Many memories, many rooms

Maxwell Hamilton (CC BY 2.0)

Maxwell Hamilton (CC BY 2.0)

via Gemini:

Since the time of the Greeks, people have used a special memory trick called the method of loci,  which links memories to familiar places. You retrieve the memory by thinking of the place and calling up the associated memory.

Now researchers from NTNU’s Kavli Institute for Systems Neuroscience and Centre for Neural Computation have published new findings on how the brain is able to store many separate but similar events, which helps explain how this trick works. Their results have just been published in the 8 December issue of the Proceedings of the National Academy of Sciences of the United States.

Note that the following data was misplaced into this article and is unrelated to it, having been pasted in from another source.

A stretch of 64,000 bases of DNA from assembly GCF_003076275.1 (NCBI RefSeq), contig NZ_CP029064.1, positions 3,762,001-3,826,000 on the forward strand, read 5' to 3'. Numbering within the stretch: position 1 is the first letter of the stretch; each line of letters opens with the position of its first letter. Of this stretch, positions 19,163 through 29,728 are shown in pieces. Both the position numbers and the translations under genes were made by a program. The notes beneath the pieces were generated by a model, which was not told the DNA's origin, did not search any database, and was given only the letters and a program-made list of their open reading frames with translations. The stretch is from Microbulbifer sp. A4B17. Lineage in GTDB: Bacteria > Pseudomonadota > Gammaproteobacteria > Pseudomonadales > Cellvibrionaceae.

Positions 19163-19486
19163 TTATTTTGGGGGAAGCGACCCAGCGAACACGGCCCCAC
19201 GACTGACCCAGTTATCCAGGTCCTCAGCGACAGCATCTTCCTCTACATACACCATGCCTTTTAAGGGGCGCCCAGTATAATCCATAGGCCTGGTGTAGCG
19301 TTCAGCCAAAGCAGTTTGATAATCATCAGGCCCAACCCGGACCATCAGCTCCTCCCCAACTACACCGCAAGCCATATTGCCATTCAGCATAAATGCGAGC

“We are extremely good at remembering places and we are very visual creatures,” says PhD candidate and first author of the paper Charlotte Alme. “Rats (and most likely humans) have a map for each individual place, which is why the method of loci works. Each place (or room in your house) is represented by a unique map or memory, and because we have so many different maps we can remember many similar places without mixing them up.”

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